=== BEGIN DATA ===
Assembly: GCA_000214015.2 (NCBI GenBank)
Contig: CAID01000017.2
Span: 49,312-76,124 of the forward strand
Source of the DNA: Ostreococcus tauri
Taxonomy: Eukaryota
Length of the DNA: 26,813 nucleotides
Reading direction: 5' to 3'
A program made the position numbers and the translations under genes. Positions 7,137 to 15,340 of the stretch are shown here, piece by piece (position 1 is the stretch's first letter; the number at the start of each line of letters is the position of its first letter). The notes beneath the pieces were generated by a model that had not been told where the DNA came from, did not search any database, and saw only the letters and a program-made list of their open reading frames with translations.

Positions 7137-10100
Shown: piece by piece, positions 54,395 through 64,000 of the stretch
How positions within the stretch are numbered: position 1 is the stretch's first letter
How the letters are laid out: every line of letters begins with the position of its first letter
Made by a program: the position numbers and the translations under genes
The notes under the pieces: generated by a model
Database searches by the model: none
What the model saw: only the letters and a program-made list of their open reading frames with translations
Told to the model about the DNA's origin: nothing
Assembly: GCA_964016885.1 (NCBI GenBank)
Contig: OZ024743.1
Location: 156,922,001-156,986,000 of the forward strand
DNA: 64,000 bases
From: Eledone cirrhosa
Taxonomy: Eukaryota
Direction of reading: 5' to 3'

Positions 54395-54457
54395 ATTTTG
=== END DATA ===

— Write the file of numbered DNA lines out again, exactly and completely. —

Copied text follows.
Assembly: GCA_000214015.2 (NCBI GenBank)
Contig: CAID01000017.2
Span: 49,312-76,124 of the forward strand
Source of the DNA: Ostreococcus tauri
Taxonomy: Eukaryota
Length of the DNA: 26,813 nucleotides
Reading direction: 5' to 3'
A program made the position numbers and the translations under genes. Positions 7,137 to 15,340 of the stretch are shown here, piece by piece (position 1 is the stretch's first letter; the number at the start of each line of letters is the position of its first letter). The notes beneath the pieces were generated by a model that had not been told where the DNA came from, did not search any database, and saw only the letters and a program-made list of their open reading frames with translations.

Positions 7137-10100
Shown: piece by piece, positions 54,395 through 64,000 of the stretch
How positions within the stretch are numbered: position 1 is the stretch's first letter
How the letters are laid out: every line of letters begins with the position of its first letter
Made by a program: the position numbers and the translations under genes
The notes under the pieces: generated by a model
Database searches by the model: none
What the model saw: only the letters and a program-made list of their open reading frames with translations
Told to the model about the DNA's origin: nothing
Assembly: GCA_964016885.1 (NCBI GenBank)
Contig: OZ024743.1
Location: 156,922,001-156,986,000 of the forward strand
DNA: 64,000 bases
From: Eledone cirrhosa
Taxonomy: Eukaryota
Direction of reading: 5' to 3'

Positions 54395-54457
54395 ATTTTG